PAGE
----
Hotels in Dubai have reported weakening performance trends, as RevPAR declined in November by 6.6% to US$340.06 compared to the same period last year, according to the latest HotStats data.
The contraction in room revenues was due to a softening of occupancies, which retracted by 1.1 percentage points to 86.7%, but led largely by a decline in ADR of 5.5% to US$392.37. The drop in room revenues also caused a decline in total revenues per available room (TRevPAR) by 2.3% to US$602.70, but was compensated in some part by an increase in food and beverage revenues that rose by 4.8% for the period. Profitability levels were under pressure as some key cost items such as payroll and sales and marketing inched higher for the period, causing gross operating profit per available room (GOPPAR) to contract by 4.3% to US$316.36.
‘‘Hotels in Dubai have begun experiencing several demand- and supply-based issues that have weighed down on performance levels for the period,” commented Peter Goddard, managing director of TRI Consulting. “The largest impact was seen through the deterioration of political and economic conditions in Russia and some eastern European countries that drive significant demand to the city. The declining rouble and higher rates in Dubai appears to have made many of them reconsider their trip to Dubai, but also diverted some traffic to Sharm El Sheikh and Istanbul, which offer a better value proposition. Additionally, new supply entering the market has also made the sector more competitive.’’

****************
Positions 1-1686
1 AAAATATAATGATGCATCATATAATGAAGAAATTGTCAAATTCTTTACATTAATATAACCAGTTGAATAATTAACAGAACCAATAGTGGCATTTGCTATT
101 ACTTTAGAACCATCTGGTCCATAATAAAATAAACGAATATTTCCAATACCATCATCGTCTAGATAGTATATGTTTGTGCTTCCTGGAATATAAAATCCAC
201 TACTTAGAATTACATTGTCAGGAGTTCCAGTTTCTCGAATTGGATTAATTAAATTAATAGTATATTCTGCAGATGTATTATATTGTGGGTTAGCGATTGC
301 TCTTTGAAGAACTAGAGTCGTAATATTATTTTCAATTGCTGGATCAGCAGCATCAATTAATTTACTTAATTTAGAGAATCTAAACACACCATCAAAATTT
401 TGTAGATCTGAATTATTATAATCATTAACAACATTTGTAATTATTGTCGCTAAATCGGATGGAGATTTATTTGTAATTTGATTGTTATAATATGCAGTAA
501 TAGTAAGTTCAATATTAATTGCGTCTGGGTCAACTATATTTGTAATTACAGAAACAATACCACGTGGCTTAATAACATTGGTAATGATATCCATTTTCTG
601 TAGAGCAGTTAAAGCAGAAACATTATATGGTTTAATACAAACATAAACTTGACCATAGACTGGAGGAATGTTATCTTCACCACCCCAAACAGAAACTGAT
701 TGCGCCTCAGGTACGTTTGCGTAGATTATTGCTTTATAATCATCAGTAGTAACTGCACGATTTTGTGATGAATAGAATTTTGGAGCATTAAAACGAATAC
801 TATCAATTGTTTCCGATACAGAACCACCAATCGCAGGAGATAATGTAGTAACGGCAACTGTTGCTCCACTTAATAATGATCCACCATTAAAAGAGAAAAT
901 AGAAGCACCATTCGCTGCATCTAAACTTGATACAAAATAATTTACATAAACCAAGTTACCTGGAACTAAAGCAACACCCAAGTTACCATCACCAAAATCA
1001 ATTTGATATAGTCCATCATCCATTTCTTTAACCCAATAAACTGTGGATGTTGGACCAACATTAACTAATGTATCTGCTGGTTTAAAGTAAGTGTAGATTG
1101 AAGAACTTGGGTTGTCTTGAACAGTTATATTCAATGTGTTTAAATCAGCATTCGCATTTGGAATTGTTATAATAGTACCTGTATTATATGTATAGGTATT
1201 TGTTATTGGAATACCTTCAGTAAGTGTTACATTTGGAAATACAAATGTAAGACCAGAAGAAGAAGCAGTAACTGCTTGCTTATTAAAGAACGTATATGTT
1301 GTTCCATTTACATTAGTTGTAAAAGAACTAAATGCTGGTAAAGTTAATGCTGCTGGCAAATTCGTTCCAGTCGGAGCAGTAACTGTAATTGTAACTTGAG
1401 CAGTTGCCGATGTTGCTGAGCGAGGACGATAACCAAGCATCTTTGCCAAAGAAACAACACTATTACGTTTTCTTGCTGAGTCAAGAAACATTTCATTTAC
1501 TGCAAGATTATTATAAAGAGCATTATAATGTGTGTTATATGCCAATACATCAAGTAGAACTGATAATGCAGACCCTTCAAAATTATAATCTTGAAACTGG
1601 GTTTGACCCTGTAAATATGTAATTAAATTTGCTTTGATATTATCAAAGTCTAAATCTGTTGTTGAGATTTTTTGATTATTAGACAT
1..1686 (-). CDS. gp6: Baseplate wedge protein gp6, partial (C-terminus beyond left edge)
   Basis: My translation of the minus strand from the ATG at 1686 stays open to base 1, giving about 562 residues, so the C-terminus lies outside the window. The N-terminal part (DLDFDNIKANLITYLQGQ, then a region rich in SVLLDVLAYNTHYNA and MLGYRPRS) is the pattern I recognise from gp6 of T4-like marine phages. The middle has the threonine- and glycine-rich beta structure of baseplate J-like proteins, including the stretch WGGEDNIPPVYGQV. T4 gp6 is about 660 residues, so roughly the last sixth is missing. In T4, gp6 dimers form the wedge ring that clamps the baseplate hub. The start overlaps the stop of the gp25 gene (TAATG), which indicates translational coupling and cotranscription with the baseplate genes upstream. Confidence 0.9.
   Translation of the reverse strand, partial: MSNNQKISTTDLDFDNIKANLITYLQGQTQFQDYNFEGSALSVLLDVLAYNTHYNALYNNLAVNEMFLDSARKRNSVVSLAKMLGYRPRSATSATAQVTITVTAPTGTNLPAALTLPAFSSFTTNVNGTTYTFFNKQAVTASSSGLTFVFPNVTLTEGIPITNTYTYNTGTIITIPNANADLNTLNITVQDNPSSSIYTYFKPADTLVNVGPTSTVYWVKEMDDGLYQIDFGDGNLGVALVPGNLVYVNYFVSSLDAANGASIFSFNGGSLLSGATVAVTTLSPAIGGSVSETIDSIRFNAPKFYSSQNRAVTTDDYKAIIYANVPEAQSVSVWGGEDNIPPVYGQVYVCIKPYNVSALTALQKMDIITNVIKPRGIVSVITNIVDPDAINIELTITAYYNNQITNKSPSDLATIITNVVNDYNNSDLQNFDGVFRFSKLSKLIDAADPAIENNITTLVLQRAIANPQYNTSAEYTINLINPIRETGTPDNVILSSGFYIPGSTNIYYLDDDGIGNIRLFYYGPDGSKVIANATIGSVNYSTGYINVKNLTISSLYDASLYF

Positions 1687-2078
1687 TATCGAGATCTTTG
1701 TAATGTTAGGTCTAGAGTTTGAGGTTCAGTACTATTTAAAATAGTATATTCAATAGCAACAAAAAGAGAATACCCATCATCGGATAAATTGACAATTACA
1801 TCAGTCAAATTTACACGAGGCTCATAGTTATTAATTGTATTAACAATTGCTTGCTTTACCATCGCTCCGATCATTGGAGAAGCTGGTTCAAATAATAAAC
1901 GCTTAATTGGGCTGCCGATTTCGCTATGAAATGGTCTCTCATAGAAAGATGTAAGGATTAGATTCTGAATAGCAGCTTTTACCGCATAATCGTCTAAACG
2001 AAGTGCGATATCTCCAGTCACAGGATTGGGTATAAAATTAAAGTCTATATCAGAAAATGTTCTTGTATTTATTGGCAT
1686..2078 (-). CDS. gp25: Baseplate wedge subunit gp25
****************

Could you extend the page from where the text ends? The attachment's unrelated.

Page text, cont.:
Performance improves in Sharm El Sheikh
Hotels in Sharm El Sheikh reported encouraging performance levels, led by a 46.3% increase in ADR to US$47.72 and a 2 percentage point increase in occupancies to 61.8%. As a consequence, RevPAR grew by 51.3% to US$29.51, pushing up TRevPAR by 28% to US$53.90. Despite an increase in payroll and other overhead costs, GOPPAR levels managed to increase by 67% to US$15.31, benefitting largely from the strong increase witnessed in average room rates for the period.
‘‘Egyptian hotel markets have made a comeback this year with both Sharm El Sheikh and Cairo reporting strong growth in RevPAR levels for the calendar year up to November of 2014,” Goddard said. “The confidence in the market is led by the efforts of the government to prioritize tourism and provide necessary security arrangements to protect its tourism assets, specifically for Sharm El Sheikh. Despite a strong growth in ARR reported for the period, Sharm El Sheikh still holds a strong value proposition compared to similar beach destinations in the region, and will be particularly attractive for key European source markets which are expected to drive performance going forward.”